Home' Trinidad and Tobago Guardian : November 4th 2013 Contents A32
Guardian www.guardian.co.tt Monday, November 4, 2013
The lionfish invasion is here. We
talk about overfishing, climate
change, ocean acidification,
seismic surveys, shrimp trawling,
industrial, agricultural and oil pollu-
tion threatening marine eco-systems.
However, lionfish may be the single
worst immediate threat facing our
reefs: these invasive super-predators
could wipe out 90 per cent of our
native reef fish.
Lionfish evolved in the Pacific, but
man introduced it to the Atlantic
and the Caribbean. Their venomous
spines prevent them from being
eaten by other fish. Our native reef
fish don t recognise them as preda-
tors; anything that the lionfish can
fit in to its mouth is prey.
The first local sighting was in Feb-
ruary 2012, in Tobago. For months
there were no new encounters with
this alien fish. But they were multi-
plying in the depths. Exponentially.
A spear fisherman told me that he
and his friends caught 45 at Spey-
It will get worse: up to 1,250 lion-
fish have been recorded per acre of
reef. The ease with which they catch
their abundant, unsuspecting prey
has led to them growing a few inch-
es larger than they would in their
native waters. Their stomachs can
expand to 30 times their normal
size. Atlantic lionfish have been eat-
ing so much that one researcher
declared them obese and suffering
from liver disease. These invaders
from the East suffer a western
The Atlantic lionfish has only one
predator: human beings. History has
shown that the least impact has
been suffered in places that were
best prepared. Preparation means
trained lionfish hunters culling lion-
fish from the start. If an area has ten
lionfish, and you remove five, or 50
per cent, on a dive, that s a lot easier
to do than when the number has
grown to 1,000, and you have to
remove 500 to get the same per-
Preparation means ensuring that
the marine eco-system is protected.
Invasive species thrive less in healthy
eco-systems. Lionfish hunters can t
do it alone. The Fisheries Act must
The act regulates minimum net
mesh sizes, so juvenile fish won t be
caught. Just about every single fish-
ing depot has nets lying around with
smaller mesh than the law allows.
The reason is simple: without
enforcement, it takes just one or two
fishermen in an area who use a
small-size net to cause everybody
else to have to use small-size nets.
When person A cheats and uses a
small mesh to catch more fish,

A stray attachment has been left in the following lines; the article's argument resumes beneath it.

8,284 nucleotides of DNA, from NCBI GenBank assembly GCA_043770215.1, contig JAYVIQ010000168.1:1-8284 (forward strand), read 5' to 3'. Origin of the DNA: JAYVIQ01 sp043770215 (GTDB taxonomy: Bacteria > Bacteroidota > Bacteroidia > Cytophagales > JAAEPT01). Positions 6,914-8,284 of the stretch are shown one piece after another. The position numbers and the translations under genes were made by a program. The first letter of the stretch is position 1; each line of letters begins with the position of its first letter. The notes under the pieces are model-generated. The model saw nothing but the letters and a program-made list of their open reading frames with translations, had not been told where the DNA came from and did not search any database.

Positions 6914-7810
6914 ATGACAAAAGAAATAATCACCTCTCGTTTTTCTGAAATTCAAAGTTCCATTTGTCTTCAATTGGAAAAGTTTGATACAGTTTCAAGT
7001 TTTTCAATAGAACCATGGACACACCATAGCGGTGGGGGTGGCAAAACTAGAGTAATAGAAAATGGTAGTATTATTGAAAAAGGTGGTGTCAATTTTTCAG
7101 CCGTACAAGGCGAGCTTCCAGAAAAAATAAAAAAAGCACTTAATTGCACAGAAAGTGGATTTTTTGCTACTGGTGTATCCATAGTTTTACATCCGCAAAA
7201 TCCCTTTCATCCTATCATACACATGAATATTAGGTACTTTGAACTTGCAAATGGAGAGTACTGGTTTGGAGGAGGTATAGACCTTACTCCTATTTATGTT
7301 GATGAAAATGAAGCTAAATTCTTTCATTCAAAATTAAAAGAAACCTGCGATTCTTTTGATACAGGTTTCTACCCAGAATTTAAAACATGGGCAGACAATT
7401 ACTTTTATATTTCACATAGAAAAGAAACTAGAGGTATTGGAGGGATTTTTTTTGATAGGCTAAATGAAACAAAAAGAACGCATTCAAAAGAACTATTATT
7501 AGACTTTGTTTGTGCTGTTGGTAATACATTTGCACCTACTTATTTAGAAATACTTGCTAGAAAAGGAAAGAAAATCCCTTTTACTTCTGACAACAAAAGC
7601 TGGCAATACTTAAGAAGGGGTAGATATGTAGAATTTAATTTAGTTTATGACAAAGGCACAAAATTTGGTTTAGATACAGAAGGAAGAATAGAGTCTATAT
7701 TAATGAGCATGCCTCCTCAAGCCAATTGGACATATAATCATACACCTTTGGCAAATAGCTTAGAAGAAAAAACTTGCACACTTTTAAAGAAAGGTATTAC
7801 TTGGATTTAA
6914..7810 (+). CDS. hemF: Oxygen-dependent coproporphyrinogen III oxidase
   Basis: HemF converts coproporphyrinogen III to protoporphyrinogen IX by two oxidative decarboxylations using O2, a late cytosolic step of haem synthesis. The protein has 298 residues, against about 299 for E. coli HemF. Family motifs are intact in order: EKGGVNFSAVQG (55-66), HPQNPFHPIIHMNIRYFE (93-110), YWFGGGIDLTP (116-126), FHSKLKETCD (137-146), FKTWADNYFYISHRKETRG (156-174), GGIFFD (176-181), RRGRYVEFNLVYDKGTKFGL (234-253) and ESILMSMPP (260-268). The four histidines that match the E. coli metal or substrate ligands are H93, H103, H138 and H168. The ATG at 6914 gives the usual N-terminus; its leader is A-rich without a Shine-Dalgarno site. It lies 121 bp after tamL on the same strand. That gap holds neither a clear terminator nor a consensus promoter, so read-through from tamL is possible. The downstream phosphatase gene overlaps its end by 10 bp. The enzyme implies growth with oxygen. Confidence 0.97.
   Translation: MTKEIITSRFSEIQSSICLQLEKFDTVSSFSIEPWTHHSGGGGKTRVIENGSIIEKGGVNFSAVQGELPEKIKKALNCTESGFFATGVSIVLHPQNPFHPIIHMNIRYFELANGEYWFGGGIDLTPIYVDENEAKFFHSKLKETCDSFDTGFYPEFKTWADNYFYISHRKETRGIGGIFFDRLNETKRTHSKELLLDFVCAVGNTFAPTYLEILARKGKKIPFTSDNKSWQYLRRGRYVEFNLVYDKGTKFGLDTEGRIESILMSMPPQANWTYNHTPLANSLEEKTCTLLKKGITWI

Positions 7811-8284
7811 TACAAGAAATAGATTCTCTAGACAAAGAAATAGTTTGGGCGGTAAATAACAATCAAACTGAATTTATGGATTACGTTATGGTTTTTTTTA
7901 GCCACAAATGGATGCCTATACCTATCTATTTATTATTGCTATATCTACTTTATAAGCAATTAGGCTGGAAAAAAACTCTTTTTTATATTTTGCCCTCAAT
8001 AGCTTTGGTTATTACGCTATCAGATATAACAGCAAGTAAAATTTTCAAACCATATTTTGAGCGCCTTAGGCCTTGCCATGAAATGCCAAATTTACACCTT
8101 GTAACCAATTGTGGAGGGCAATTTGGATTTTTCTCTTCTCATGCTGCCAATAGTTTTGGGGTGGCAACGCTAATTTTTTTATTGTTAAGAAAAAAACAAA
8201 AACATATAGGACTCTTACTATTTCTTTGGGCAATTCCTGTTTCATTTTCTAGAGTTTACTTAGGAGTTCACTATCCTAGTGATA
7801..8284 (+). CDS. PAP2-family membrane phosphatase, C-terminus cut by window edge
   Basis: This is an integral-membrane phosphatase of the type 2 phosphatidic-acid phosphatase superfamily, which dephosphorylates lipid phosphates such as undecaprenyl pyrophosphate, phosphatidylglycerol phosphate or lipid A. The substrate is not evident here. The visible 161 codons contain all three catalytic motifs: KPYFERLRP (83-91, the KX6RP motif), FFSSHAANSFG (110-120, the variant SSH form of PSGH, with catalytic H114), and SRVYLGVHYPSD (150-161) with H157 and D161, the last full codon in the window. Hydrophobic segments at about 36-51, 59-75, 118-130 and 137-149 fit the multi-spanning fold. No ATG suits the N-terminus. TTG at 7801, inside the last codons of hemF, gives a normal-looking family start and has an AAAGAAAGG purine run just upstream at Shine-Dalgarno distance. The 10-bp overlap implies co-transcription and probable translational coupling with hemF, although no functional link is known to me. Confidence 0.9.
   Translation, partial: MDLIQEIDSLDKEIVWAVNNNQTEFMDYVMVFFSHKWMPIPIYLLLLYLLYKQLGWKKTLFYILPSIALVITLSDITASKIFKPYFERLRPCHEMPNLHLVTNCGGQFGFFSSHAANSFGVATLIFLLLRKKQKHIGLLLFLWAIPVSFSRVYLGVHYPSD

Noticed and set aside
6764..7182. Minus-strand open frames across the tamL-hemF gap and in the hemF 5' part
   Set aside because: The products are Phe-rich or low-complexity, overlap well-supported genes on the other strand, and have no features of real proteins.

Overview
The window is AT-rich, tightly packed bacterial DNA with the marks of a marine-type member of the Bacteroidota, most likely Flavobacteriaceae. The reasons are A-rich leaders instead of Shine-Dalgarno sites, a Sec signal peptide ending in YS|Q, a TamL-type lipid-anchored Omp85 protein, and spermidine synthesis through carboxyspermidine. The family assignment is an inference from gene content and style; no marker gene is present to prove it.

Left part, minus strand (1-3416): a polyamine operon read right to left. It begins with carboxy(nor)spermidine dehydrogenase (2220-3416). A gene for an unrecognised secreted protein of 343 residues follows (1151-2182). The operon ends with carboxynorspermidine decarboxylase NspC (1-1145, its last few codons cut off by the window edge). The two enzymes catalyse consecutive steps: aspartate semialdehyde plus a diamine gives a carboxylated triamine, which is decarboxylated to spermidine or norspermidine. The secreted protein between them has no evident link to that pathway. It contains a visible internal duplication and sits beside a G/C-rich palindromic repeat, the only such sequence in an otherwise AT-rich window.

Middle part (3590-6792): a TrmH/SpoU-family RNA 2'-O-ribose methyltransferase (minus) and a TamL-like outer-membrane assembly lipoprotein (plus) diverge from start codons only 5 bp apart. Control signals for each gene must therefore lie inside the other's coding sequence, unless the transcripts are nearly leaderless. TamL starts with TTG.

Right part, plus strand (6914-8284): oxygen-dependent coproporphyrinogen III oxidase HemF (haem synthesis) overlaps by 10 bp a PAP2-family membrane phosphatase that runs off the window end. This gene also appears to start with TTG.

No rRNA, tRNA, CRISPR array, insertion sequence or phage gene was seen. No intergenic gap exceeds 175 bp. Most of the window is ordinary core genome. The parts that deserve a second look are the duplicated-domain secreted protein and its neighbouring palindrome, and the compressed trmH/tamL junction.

depleting a shared resource, person B
will have to do the same to survive.
The government can make a change:
enforce the law but make it an equal
situation for everybody; use the
Green Fund to replace all the small
mesh-size nets for nets that allow
Trawling for shrimp has been
likened to dynamite fishing. In fact,
the Trinidad trawling industry has
such atrocious bycatch rates, about
14 pounds of discarded bycatch to
one pound of shrimp, that Green-
peace once used it as an example of
the world s most destructive trawling
The government announced a ban
on industrial trawlers and a plan to
phase out the equally wasteful
smaller artisanal trawlers. When I
hear terms like "a plan to phase
out," I think: "We don t have time."
Belize banned trawling by buying
out their trawlers. We should do the
same thing. A collapsed eco-system
is a radical problem; radical problems
require radical solutions. Use the
Green Fund to immediately buy out
the trawler owners and retrain or re-
school the workers.
Petrotrin announced five months
of 24-hour seismic surveys in the
Gulf of Paria, starting in December.
The Environmental Management
Authority (EMA) granted a Certifi-
cate of Environmental Clearance
(CEC) without an Environmental
Impact Assessment (EIA). Fishermen
claim seismic surveys destroy fish
stocks and demand an EIA first, so
damage can be mitigated.
Here s the problem---there is no
data. How can an EIA be made
without data? Suggestion: each oil
company pays for data collection in
their respective blocks. Their activity
comes with an environmental cost.
It s unreasonable to expect somebody
else to burden that cost. Once the
data is collected, it can be analysed
and an EIA can be designed to man-
age the environmental impact. We
don t know much about how
spawning grounds and stock num-
bers will be affected. Anybody who
claims otherwise isn t truthful. The
precautionary principle tells us: don t
do anything potentially harmful
without knowing what you re dealing
I hope to have made it clear that
our ocean is under stress from all
sides. The lionfish is but one new
problem. There are solutions, but the
approach must be holistic.
MARC DE VERTEUIL
AN HOLISTIC APPROACH TO
PROTECTING OUR OCEANS
These are the plates that were laid down for drivers to cross
over. There are big sinks in the gravel at the sides of the plates.
Each vehicle takes about 15 to 20 seconds to cross over.
Friday, the CDA placed ads advising that remedial steps have
been taken to improve the traffic flow. Was this improvement?
Please CDA, take charge of your contractor as the promised
improved traffic flow only got worse because he has not main-
tained the proper positioning of the plates.
This photo gives an idea of the level of lawlessness of drivers
during Thursday's traffic jam coming out of Chaguaramas.
This was at 4.15pm, and the result of roadworks being done.
Why was this work not undertaken at night?
PHOTO: MATTHEW AND DANIEL STOLLMEYER
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